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Re: Checkpoint 9.3

From: Maurizio Boscarol <maurizio@usabile.it>
Date: Wed, 21 Aug 2002 17:40:11 +0200
Message-ID: <008d01c24929$09ab4020$f26c2a97@k7l2g9>
To: "Charles McCathieNevile" <charles@w3.org>
Cc: "WCAG List" <w3c-wai-gl@w3.org>

Hi Charles.

Intersting point!

I think that scripts can even be used to facilitate the interface
manipulation to some category of disabilities, with specific device
usage. Those who use the mouse don't need the same script aid for those
who use keyboard, and so on for many combinations. So the entire
question of  'device indipendent' event handler has to be revised? After
all, if some event handler is useful for those who use the mouse, it's
possible that it's not useful for others, and vice versa... It's no
content: it's interaction, and it depends on the cognitive, motorial and
sensorial abilities of the user. Everything has to be accessible. But
further (convenient? comfortable?) interaction is dependent by device
and abilities.

Should we talk more about 'device indipence'? Can we imagine web
interfaces that have different features for different devices, without
creating a barrier to content or functionality access (only a different
way of access: so, no need of equivalent - better: no *automatic* need
of equivalent: a human judge may help to evaluate case by case)?


Maurizio Boscarol


----- Original Message -----
From: "Charles McCathieNevile" <charles@w3.org>
To: "Maurizio Boscarol" <maurizio@usabile.it>
Cc: "WCAG List" <w3c-wai-gl@w3.org>
Sent: Wednesday, August 21, 2002 4:31 AM
Subject: Re: Checkpoint 9.3


> Well, I think that your idea about onlly having useful things is a
good one.
> But there are lots of people who are sighted, but who use a keyboard
instead
> of a mouse to navigate. It might be even more useful to these people
than
> people who use a mouse, since many of them are really using some slow
form of
> interface that mimics a keyboard, so simplifying navigation is
> extra-helpful...
>
> In general it is difficult to identify combinations of disability taht
do or
> don't occur - as far as I can tell almost all combinations of
requirements do
> occur.
>
> Cheers
>
> Chaals
>
> On Tue, 20 Aug 2002, Maurizio Boscarol wrote:
>
> >
> >Hello.
> >
> >It's my first post: soon I will write my own short presentation, as
> >requested by Wendy. For now, I've in the mess with a redesign, and
wish
> >to point out a problem with guideline 9 and checkpoint 9.3.
> >
> >What if a event handler is used only as a feature useful, say, for
> >normal-sighted users? Like the feature of making something (as a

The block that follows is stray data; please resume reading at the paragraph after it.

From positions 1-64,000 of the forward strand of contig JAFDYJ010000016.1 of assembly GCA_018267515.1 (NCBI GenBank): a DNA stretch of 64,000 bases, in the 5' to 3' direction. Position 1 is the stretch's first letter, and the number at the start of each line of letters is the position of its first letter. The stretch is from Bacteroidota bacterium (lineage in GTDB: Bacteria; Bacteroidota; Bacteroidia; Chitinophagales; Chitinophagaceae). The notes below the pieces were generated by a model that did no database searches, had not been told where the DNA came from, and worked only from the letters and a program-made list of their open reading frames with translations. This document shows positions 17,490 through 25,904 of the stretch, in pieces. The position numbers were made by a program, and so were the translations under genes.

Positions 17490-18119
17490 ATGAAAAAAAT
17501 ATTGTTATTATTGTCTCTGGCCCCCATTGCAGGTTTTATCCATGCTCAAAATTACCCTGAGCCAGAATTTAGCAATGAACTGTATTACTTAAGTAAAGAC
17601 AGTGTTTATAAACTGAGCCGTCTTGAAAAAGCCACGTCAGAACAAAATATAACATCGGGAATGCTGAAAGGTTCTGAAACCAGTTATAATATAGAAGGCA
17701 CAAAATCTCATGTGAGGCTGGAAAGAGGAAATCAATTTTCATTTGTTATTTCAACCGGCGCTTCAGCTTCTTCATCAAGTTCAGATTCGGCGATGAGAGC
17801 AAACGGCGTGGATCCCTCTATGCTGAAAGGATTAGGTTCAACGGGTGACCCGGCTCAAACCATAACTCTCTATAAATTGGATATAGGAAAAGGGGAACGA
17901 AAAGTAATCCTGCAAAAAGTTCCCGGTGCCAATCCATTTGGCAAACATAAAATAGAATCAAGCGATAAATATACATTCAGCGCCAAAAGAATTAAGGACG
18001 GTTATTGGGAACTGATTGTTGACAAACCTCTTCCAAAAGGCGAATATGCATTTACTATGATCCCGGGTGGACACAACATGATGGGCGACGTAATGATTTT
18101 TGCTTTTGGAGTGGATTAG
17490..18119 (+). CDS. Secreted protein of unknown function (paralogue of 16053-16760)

> >menu...) *disappear/re-appear in the page with a click*, only for
visual
> >clearness
> >(and visible by default)? It must be considered a presentational
> >manipulation like changing color (changing visibility...), or I have
to
> >insert an equivalent device-indipendent event handler? Equivalents
are
> >not recognized by the browser I tested, anyway, and some of them are
not
> >allowed by xhtml specs for that element (not an 'a').
> >
> >I don't think the equivalent is necessary, 'cause the blind-sighted,
as
> >example, do not take advantage by manipulating the visibility of the
> >element! It's not an important functionality, but a visual-only
feature
> >for some users. Little more than a gadget... ;-)
> >
> >My proposal is to better specify the requisite for event-handlers
> >device-indipendence in the guideline, including when and why, and
some
> >example.
> >
> >http://www.w3.org/TR/WCAG10/#gl-device-independence
> >"...9.3 For scripts, specify logical event handlers rather than
> >device-dependent event handlers. [Priority 2] "
> >
> >should be:
> >"9.3 For scripts that trigger functionality useful to any category of
> >user (and/or not for presentational-only variations), specify logical
> >event handlers rather than device-dependent event handlers. [Priority
2]
> >"
> >
> >(Ehm... It can be be improved, i guess...)
> >
> >Please consider that very often scripts (DOM compliant, of course...
> >;-) ) are used in a variety of ways for creating some interaction
> >effect, that are not important for those who are unable to see the
> >effect, and even for those who can see they are not important (basic)
> >functionality.
> >
> >What do you think?
> >Thanks for any opinion.
> >
> >Maurizio Boscarol
> >
> >PS: Different validators give different evaluations on this case...
Some
> >rapair tools suggested even an invalid markup to solve the
problem!...
> >
> >
> >
>
> --
> Charles McCathieNevile    http://www.w3.org/People/Charles  phone: +61
409 134 136
> SWAD-E http://www.w3.org/2001/sw/Europe ---------------- WAI
http://www.w3.org/WAI
>  21 Mitchell street, FOOTSCRAY Vic 3011, Australia       fax(fr) +33 4
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>
>
>
Received on Wednesday, 21 August 2002 11:39:32 GMT

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